Document Type: Research Articles
Gastroenterology Unit, Department of Medicine, Faculty of Medicine, Thammasat University Hospital, Pathumthani, Thailand.
Department of Medicine, Chulabhorn International College of Medicine (CICM) at Thammasat University, Pathumthani, Pathumthani, Thailand.
Digestive diseases Research Center (DRC), Thammasat University, Pathumthani, Thailand.
Department of Surgery, Rajavithi Hospital, Bangkok, Thailand.
Department of Biochemistry, Faculty of Medicine, Thammasat University, Pathumthani, Thailand.
Department of Molecular Pathology, Oita University Faculty of Medicine, Yufu, Japan.
Department of Surgery, Jigme Dorji Wangchuk National Referral Hospital, Thimphu, Bhutan.
Gastrointestinal and Liver Center, Bangkok Medical Center, Bangkok, Thailand.
Department of Environmental and Preventive Medicine, Oita University Faculty of Medicine, Yufu, Japan.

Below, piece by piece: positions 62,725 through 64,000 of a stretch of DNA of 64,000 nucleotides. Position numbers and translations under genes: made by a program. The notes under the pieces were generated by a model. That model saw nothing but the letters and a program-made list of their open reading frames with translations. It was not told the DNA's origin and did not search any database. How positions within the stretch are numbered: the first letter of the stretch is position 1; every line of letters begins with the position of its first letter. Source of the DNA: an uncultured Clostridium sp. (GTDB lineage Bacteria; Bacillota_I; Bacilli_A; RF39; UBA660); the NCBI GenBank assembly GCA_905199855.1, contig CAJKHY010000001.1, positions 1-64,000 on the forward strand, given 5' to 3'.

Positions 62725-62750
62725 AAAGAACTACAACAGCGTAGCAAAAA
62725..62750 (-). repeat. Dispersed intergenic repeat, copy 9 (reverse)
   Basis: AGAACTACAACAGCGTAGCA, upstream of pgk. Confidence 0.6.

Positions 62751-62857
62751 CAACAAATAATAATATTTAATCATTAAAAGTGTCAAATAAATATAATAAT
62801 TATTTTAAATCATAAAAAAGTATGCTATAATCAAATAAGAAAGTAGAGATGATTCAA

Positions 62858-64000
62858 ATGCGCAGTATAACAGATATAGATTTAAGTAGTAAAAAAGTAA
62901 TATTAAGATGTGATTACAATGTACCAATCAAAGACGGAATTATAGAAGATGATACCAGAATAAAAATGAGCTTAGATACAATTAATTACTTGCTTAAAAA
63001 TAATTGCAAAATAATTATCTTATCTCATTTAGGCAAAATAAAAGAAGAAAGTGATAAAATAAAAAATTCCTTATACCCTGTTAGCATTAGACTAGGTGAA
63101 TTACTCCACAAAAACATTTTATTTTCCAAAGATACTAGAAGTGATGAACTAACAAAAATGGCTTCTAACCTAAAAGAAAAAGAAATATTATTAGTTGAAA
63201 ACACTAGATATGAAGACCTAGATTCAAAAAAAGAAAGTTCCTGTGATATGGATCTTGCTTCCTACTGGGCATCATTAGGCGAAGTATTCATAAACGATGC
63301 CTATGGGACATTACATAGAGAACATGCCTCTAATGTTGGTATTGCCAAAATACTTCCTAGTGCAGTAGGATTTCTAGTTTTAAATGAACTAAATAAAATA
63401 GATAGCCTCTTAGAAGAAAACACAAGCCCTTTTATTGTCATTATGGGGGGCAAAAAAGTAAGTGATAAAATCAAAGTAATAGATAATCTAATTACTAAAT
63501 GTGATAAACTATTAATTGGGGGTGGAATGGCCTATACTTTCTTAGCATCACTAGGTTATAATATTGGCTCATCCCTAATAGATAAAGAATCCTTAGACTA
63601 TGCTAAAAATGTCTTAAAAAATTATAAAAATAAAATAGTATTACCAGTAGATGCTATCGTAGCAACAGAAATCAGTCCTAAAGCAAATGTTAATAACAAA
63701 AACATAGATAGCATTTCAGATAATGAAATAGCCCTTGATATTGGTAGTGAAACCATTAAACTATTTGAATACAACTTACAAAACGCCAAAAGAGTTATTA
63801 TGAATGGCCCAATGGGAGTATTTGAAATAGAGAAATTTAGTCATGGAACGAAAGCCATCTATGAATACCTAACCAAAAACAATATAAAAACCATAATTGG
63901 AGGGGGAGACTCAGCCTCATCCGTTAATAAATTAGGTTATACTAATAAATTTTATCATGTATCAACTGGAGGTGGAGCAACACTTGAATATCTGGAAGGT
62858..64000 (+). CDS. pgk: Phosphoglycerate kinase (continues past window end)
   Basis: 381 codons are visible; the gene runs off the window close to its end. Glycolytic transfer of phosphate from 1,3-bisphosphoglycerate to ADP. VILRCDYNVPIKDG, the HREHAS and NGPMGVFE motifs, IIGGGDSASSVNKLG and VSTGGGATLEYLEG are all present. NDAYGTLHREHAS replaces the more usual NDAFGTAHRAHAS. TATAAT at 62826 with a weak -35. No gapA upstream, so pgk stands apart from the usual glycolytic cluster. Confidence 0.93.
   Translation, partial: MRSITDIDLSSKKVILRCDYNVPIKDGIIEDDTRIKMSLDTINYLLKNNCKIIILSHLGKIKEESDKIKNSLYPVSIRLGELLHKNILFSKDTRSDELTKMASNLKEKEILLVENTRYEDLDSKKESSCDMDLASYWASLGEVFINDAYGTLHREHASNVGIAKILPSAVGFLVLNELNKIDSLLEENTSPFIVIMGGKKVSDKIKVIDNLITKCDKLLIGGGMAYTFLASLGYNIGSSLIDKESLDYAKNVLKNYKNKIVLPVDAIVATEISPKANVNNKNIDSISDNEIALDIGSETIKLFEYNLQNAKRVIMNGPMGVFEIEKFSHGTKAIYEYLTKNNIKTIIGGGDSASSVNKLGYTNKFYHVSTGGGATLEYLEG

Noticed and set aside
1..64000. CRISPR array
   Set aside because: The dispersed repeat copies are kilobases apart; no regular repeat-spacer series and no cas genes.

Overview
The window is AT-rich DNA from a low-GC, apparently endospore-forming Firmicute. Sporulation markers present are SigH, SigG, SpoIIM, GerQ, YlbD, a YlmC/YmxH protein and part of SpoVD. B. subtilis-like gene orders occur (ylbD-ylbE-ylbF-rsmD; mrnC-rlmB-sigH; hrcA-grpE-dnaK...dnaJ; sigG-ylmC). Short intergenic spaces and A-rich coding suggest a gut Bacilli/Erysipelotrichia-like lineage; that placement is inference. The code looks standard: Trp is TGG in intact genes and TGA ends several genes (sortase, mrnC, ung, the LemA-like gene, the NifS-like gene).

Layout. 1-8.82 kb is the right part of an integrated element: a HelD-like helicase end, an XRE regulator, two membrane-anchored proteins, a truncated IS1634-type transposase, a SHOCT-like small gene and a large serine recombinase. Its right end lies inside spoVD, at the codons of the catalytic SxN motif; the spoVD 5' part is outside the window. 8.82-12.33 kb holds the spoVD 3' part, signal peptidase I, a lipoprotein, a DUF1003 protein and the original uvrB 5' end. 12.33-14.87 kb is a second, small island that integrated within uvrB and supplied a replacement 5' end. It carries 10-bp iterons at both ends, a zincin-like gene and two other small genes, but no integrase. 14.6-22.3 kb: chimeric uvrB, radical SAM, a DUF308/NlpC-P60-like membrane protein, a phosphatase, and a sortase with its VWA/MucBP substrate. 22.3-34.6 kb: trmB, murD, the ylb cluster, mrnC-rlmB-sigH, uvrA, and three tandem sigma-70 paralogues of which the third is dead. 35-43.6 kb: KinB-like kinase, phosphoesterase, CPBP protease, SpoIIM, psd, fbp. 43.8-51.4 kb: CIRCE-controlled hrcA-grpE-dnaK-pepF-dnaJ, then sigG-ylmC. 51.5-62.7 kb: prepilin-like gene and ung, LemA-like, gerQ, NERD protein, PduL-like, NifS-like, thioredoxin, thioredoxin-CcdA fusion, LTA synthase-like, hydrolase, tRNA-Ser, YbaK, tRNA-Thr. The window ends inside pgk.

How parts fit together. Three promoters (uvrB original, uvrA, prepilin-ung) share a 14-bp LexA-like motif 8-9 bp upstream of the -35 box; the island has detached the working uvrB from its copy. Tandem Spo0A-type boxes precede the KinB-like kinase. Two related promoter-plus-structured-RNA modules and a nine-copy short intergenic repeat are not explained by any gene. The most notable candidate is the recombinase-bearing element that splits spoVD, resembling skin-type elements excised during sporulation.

Backgrourd: H. pylori-associated gastric cancer is the first cancer-related death in Bhutan. Effective regimen for H. pylori eradication is essential to reduce risk of developing gastric cancer. Clarithromycin is not widely used in this limited resource country. Aim of this study was to evaluate proper regimen and prevalence of antibiotic resistance pattern for H. pylori eradication in Bhutan. Methods: Five hundred and forty-six patients underwent gastroscopy during GASTROCAMP between October 2014 and April 2015 in Bhutan and 77 patients were enrolled. Four gastric biopsies were obtained for rapid urease test, histopathology, H. pylori culture with Epsilometer test. All H. pylori-positive patients were randomized to receive either 7-day or 14-day of 500 mg amoxicillin four times daily, 500 mg tetracycline four times daily, and 20 mg omeprazole twice daily. Results: Seventy-seven subjects were enrolled (54 females, 23 males, mean age = 45.4 years). Of 77 patients, 52 (67.5%) received 7-day regimen while 25 (32.5%) had 14-day regimen. Prevalence of H. pylori was 38.2%. Antibiotic resistance was 80.0% for metronidazole, 11.1% for levofloxacin and no resistance seen in amoxicillin, tetracycline and clarithromycin. Overall eradication rates of 7-day and 14-day regimens were 51.9% and 80.0%, p = 0.02. Female and age ≥40 years had significantly higher eradication rate when receiving 14-day compared to 7-day regimen (94.1% vs. 45.9%, OR = 18.82; 95% CI 2.26-157.02, p = 0.0007 and 86.7% vs. 50.0%, OR = 6.50; 95% CI 1.25-33.91, p = 0.02, respectively). Conclusions: Fourteen-day regimen might be an acceptable regimen for H. pylori eradication in limited resource area such as Bhutan. Female and age ≥40 years should receive longer duration of treatment. This 14-day regimen could at least reduce the risk of developing H. pylori-associated diseases especially peptic ulcer with complications and gastric cancer which lead to many deaths in Bhutan.